Bich Nguyen, Florence, Summer 2013
August 12, 2013

When I look back at my study abroad experience in Italy, the only thing I could think of was “Six weeks wasn’t enough.” It’s true. Six weeks is too short of a time period to really absorb the atmosphere of Florence. You need at least a regular semester, maybe even a whole year, to see almost everything there is to see in Florence.

During my first week back at home, my friends and family kept asking me, “What do you miss the most about Florence?” The food, definitely. Also, being able to walk around the city, having everything within walking distance, mom and pop shops, art supply stores with actual jars of grounded paint powders, beautiful buildings that “carved the sky,” the prevalent works of art, and really friendly shopkeepers and locals.

What I forgot to mention was that I missed the memories I made there as well. I miss eating desserts every night with one of my roommates. I miss going out to restaurants with the girls (all SAI students) and having a virgin drink. (I don’t drink at all.) I miss walking down Via Cavour and passing by a classical art atelier on the way to the Duomo. Most of all, I sincerely miss my roommates. If it wasn’t for SAI’s program, I probably would have never met these girls because they all live in different states. I’m glad I got to spend time with them, even though it was brief. It makes me sad that our paths may never cross again.

On my way to catch my early morning flight, I bumped into one of my classmates. She seemed heartbroken to leave Florence, almost in tears. When I saw her expression, I felt a tinge of sadness. Even though I was happy to return home to my family and friends, I, too, wanted to stay in Florence for a little bit longer, but then I remembered something. Right after I had written my second blog entry for SAI, I met a nice older gentlemen when I was on one of my painting excursions in Florence. He looked at one of my watercolor sketches and complimented them. “Those are beautiful. I do watercolors too, right by the Uffizi. Come visit me sometime (but not today because I don’t work.).” After our first short encounter, I kept meeting him every time I was out painting. I was not surprised though because the center of Florence is a small world. Every time we met, he would always wish me good luck on my assignments. (Maybe that’s why I did so well on my final project!)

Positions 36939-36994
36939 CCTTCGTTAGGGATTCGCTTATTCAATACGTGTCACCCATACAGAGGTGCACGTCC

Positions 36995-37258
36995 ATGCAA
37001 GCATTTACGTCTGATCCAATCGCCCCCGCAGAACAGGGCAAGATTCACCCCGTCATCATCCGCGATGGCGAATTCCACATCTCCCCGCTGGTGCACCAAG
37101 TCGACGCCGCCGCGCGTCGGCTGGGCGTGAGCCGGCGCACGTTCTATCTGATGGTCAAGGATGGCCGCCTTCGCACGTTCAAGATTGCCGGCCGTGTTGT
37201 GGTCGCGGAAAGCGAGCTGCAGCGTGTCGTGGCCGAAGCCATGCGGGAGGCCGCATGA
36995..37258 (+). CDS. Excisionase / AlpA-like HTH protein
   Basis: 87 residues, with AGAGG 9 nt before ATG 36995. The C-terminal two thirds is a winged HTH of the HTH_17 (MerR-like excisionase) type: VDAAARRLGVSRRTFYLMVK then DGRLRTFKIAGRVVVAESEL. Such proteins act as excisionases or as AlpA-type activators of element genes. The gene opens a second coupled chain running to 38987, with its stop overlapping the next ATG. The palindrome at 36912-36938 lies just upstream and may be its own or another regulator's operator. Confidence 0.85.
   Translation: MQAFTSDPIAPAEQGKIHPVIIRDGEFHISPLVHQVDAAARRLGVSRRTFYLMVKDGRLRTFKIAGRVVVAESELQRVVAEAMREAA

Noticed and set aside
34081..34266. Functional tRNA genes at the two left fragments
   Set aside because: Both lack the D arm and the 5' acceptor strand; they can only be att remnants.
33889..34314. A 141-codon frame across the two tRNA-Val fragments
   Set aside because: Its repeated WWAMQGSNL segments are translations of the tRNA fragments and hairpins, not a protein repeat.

Then on my last day as I hurriedly rushed to see Palazzo Piti before it closed, I met him one last time at the Uffizi. “Today is my last day here.” “Oh. Are you happy to go back home?” he asked. “No, I’m rather sad to leave here,” I replied. “Just come back again someday. You should probably hurry before the Gardens close.” He gave me a gentle smile before I left. Looking back on that moment, I noticed that he didn’t say goodbye to me. Rather, he was welcoming me to come back to Florence. This doesn’t have to be the last time that I visit Florence. Remembering this, I turned to my classmate and said with a smile, “You can always come back.” She smiled back.

Reflecting on all the wonderful times as well as frustrating times that helped me gain new experiences, I’m determined to save up money to return to Florence once again (but during the winter next time because Italian summers are just too hot). As an alumni, I would like to express a great amount of gratitude towards SAI. If it weren’t for this organization’s contributions, studying abroad in Italy wouldn’t have been a reality for me. Studying here allowed me to not only gain a boost in my skills as an artist, it also allowed me to make new, lifelong friends and to learn how to become savvy in an unfamiliar place (something I‘ve never really done before). Grazie mille, SAI.

– Bich Nguyen, University of Texas at Arlington


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SAI is dedicated to providing academic and cultural learning experiences abroad that enhance global awareness, professional development and social responsibility. We concentrate our programs in Europe, with a focus on in-depth learning of individual European countries and their unique global role in the geopolitical economy, humanities, and in the arts.